Elder law: understanding your duties as successor trustee

by | Sep 6, 2017 | Firm News |

When a person in New Jersey creates a trust, they often name a loved one as successor trustee. However, these successor trustees do not always know what to do in their role to formally become the trustee. They may simply ask their loved ones to sign checks so they can pay the bills, or they may take their loved one to the bank and ask to be placed as a signatory on the account. Doing these things informally, however, can lead to problems down the road.

Usually, a trust will have language in it that outlines how the successor trustee will step into their role as trustee. Oftentimes, a physician will first need to determine that the person who created the trust can no longer take care of their financial affairs due to incapacitation. After obtaining such a statement from the loved one’s physician, this statement should be given to the bank, along with a written acceptance as trustee. This will formally make it so that the successor trustee can make financial decisions on the grantor’s behalf. It also protects the grantor from their own inability to make sound decisions due to incapacitation.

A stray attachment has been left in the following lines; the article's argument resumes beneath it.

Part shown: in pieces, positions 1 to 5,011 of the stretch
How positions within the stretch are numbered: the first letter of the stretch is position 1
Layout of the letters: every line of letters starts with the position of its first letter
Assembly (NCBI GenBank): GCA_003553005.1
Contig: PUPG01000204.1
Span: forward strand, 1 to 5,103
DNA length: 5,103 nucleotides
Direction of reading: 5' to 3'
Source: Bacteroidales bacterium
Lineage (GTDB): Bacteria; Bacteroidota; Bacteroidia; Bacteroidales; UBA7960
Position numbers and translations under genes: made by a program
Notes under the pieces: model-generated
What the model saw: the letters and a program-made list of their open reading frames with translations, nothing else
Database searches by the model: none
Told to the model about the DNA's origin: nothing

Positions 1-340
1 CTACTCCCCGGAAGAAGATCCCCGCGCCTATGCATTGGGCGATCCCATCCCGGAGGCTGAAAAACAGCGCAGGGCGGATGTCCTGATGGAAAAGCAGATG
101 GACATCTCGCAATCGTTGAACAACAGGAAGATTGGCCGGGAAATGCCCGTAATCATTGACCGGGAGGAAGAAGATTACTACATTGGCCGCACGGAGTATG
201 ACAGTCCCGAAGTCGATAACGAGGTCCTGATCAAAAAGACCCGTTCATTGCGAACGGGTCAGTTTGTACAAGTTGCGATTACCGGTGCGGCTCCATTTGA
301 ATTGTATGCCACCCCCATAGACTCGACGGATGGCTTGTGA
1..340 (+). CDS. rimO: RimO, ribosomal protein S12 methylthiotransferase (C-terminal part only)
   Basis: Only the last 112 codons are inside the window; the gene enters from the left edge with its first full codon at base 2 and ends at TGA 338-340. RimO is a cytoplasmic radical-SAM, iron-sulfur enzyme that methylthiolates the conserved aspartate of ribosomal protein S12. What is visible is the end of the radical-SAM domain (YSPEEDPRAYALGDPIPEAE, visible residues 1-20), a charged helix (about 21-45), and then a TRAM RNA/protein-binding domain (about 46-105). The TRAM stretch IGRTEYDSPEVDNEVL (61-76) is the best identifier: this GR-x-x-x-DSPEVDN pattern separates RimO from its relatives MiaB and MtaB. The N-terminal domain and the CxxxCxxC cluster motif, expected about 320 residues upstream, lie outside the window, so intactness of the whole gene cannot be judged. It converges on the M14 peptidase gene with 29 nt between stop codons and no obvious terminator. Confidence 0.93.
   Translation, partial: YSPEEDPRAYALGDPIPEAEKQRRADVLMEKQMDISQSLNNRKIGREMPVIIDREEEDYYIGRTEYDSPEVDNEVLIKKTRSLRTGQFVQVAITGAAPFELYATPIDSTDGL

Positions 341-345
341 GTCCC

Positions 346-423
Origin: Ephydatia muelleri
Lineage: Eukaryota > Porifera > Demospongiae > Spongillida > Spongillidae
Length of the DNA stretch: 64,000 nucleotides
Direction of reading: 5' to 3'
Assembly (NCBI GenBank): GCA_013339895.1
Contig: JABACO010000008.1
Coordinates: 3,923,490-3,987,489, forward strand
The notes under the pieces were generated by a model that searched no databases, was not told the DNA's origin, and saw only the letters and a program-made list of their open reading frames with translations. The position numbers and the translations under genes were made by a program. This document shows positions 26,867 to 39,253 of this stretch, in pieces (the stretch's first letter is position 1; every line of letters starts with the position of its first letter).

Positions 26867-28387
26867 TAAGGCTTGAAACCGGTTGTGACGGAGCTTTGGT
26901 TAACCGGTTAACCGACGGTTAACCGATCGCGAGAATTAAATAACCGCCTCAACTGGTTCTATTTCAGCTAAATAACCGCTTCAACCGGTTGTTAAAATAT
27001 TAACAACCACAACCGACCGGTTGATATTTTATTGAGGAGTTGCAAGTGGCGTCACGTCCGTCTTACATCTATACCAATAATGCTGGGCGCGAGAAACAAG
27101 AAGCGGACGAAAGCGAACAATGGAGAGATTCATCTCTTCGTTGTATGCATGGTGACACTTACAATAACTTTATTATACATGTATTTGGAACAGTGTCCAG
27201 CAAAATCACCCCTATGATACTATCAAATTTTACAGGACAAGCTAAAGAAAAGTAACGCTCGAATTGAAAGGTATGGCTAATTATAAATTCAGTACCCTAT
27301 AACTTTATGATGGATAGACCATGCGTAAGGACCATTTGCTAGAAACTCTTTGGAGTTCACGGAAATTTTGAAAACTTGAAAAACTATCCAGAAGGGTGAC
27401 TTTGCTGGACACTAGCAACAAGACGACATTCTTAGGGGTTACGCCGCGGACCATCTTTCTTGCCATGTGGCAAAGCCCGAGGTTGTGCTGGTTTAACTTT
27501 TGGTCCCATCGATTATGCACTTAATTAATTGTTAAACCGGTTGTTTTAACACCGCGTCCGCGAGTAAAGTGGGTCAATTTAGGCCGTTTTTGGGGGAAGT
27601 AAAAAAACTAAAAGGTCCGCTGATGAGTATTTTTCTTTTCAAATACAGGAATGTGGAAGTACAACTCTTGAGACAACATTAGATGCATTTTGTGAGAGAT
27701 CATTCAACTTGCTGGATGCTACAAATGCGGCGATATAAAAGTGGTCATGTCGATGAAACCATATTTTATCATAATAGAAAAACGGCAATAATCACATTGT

In addition, having a successor trustee in place can also protect the person who created the trust from being exploited after incapacitation. Without a legal successor trustee, an incapacitated person could fall victim to someone who has them make withdrawals from their bank accounts, and then give the money to that person. Also, by formally naming someone as successor trustee, it can prevent fights among family members as to who should have financial control over their incapacitated loved one.

In the end, as part of care planning, many people create a variety of types of trusts and name someone as successor trustee to these trusts. However, successor trustees need to have a good understanding of how to formally and lawfully carry out their duties. An elder law attorney may be able to advise on such matters.

Source: Naples Daily News, “Issues for Elders: Successor trustees need to understand their role,” Jill Burzynski, Aug. 29, 2017